I have an EdmPortfolio type that has id (int), name (String) and tags which is a map as its members.

EdmPortfolio say has an id 1, and name as Portfolio1 and Map could have the following values, analyst, John region, US

I have a List, At the end i want to have a Map which has all the map values combined from all portfolios. Another EdmPortfolio might have the id as 2, name as Portfolio2 and Map with values analyst, Smith region , UK

I want to have a combined Map with Values region 'US','UK' analyst 'John','Smith'

analyst and region are the keys to the map. It has both the maps combined. I have the following code but i am a little lost

List<Map<Tag,String>> portfolioTagsList = new ArrayList<>();
            for (EdmPortfolio edmPortfolio : edmPortfolioList) {
              Map<Tag,String> portfolioTags =  edmPortfolio.getPortfolioTags().entrySet()
                        .stream()

                        .filter(e -> (e.getValue() != ""|| e.getValue() !=null))
                        .collect(Collectors.toMap(
                                Map.Entry::getKey,
                                Map.Entry::getValue
                        ));


                portfolioTagsList.add(portfolioTags);
            }
            Map<Tag,String> finalTags = portfolioTagsList.stream()
                    .flatMap(m -> m.entrySet().stream())
                    .collect(Collectors.groupingBy(Map.Entry::getKey, Collectors.joining(",",Map.Entry::getValue)));

I am getting nonstatic method cannot be referenced from static context. How do i achieve this?

Thanks for your time

up vote 4 down vote accepted

I'd do something like:

Map<Tag,String> finalTags = edmPortfolioList.stream()
.flatMap(edmPortfolio -> edmPortfolio.getPortfolioTags().entrySet().stream())
.filter(e -> (e.getValue() != "" || e.getValue() !=null)) // this seems weird, but just keeping
.collect(Collectors.groupingBy(e -> e.getKey(), 
    Collectors.mapping(ev -> ev.getValue(), 
        Collectors.joining(",")));

BTW: Any reason to break that in two streams?

  • @Holger As the OP didn't provide the exact error message nor where it happens, I just tried come up with a simplified version, with less inferred types, so the same result could be successfully achieved. BTW, your comment about the joining makes sense, I edited my answer accordingly. – BrunoJCM Dec 6 '17 at 9:47
  • 1
    The OP did provide the exact error message, though not where it happens, but for the “nonstatic method cannot be referenced from static context”, the location wouldn’t be helpful anyway. I’ve seen it so often and always was baffled by what actual problem caused it. Simplifying this to a single operation is indeed a good thing and you already have my upvote, but to the compiler, it adds even more inference work, making it harder to track this dreaded “nonstatic method cannot be referenced from static context” error. I really hope for future compiler improvements in this area… – Holger Dec 6 '17 at 9:53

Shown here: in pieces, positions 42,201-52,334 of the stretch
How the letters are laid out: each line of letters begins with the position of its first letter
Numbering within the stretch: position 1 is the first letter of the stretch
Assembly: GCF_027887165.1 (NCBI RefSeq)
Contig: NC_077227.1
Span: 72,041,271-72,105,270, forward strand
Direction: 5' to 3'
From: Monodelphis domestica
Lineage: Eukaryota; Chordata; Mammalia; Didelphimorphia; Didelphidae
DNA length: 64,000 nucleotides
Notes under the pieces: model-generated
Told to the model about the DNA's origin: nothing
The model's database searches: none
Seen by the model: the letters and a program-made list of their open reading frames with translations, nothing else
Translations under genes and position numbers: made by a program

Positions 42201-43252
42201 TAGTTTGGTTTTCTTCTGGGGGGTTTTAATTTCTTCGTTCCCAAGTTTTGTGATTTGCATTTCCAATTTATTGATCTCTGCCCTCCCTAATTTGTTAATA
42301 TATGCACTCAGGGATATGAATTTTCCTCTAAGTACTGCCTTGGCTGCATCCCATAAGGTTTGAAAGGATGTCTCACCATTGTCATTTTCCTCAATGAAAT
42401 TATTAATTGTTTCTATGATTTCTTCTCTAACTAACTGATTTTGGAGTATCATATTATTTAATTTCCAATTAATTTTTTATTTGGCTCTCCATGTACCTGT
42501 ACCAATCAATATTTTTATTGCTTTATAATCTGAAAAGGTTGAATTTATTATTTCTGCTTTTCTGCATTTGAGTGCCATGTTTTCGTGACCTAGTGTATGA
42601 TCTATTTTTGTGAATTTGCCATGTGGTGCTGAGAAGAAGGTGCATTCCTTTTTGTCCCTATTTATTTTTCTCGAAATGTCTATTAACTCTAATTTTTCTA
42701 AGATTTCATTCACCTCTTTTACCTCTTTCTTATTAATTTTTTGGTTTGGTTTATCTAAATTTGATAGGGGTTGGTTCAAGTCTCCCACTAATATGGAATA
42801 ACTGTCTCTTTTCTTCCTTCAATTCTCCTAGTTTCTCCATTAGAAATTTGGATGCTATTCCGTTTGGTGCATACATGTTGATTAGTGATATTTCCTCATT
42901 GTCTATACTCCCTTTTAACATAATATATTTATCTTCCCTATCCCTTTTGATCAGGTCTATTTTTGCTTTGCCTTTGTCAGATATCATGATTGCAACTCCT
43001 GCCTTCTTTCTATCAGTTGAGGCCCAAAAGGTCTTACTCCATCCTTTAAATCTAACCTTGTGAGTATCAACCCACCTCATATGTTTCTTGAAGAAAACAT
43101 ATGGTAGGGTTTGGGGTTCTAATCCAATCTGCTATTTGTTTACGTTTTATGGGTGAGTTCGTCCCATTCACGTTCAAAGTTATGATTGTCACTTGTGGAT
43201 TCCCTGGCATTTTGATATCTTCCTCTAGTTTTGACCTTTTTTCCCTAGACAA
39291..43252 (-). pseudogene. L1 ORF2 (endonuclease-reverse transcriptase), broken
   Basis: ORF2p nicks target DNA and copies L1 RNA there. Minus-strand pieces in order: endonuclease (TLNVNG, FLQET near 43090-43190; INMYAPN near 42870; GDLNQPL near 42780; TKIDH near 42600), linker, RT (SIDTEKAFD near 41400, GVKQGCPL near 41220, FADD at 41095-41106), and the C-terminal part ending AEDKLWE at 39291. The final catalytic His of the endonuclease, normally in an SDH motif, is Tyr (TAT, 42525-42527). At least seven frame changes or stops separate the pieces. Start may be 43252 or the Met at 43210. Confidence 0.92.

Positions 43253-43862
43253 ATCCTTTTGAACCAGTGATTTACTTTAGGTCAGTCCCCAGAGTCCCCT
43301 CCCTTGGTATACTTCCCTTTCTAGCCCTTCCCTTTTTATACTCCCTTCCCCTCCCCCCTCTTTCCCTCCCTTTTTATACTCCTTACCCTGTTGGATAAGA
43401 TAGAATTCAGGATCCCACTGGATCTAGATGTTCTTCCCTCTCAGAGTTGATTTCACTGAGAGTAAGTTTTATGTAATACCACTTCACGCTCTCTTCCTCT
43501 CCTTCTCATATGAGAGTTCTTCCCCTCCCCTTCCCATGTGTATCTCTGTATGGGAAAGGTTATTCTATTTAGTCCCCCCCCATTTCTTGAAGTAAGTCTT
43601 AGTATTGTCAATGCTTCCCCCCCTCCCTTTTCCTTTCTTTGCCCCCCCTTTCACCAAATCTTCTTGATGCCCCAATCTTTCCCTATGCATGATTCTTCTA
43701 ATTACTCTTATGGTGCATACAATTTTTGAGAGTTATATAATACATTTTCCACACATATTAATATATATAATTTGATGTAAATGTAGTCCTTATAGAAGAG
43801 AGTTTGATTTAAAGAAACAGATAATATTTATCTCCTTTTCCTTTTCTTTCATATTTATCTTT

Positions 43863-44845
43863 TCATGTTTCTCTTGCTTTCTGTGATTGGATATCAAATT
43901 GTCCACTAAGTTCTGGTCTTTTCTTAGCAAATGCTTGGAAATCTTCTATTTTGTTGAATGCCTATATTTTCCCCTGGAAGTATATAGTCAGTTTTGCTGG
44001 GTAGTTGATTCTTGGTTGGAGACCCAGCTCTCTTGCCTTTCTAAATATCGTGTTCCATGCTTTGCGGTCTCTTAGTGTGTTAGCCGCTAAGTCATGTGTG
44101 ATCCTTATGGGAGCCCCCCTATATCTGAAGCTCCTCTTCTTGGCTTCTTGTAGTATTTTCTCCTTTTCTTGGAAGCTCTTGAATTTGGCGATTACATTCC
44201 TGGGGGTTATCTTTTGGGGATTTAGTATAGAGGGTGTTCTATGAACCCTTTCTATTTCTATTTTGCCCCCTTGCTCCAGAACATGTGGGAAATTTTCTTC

• Yes, that makes sense, the location is irrelevant for this error. I'm just wondering now if the Eclipse Java Compiler does something different, because I've never seem such failures to be reported under this message. – BrunoJCM Dec 6 '17 at 9:57
  • 2
    Yes, ECJ works differently. I’ve seen misleading error messages with ECJ too, but not with such a preference for a single error. Also, they’re used in a different context, e.g. the IDE’s assistants make a difference, e.g. Eclipse is more eager (than Netbeans) in inserting needed import statements, which makes is less likely to encounter a lambda related error that is actually a missing import. – Holger Dec 6 '17 at 10:17
  • Thank you. i was trying to understand and simplify thats why i broke it into two streams.. no reason – user3897533 Dec 6 '17 at 17:28

Unfortunately, “nonstatic method cannot be referenced from static context” is the error that javac often ends up when type inference fails, especially in the context of method references or lambda expressions. The actual cause could be a wrong generic type parameter, a forgotten import statement, the use of a lambda expression or method reference at an inappropriate place, or even a misplaced or forgotten brace somewhere.

In your case, it’s Collectors.joining(",",Map.Entry::getValue) as that collector has no parameter of a function type that could accept a method reference.
You should use Collectors.mapping(Map.Entry::getValue, Collectors.joining(",")) instead.

Besides that, follow BrunoJCM’s suggestion to use a single stream operation and pay attention to the filter condition. e.getValue() != "" || e.getValue() !=null makes no sense as a reference can never be both, a reference to "" and the null reference, hence, this condition is always fulfilled. You most likely wanted to express that the string must not be null and not an empty string. In this regard, you should not compare strings by reference but use equals. For testing for an empty string, there is the alternative to use isEmpty() instead of equals(""). So the condition should be e.getValue()!=null && !e.getValue().isEmpty(). Mind the order, as we can invoke isEmpty() only after having verified that it is not null.

  • Thank you so much for your explanation. i modified the condition as well. change to mapping worked – user3897533 Dec 6 '17 at 17:27

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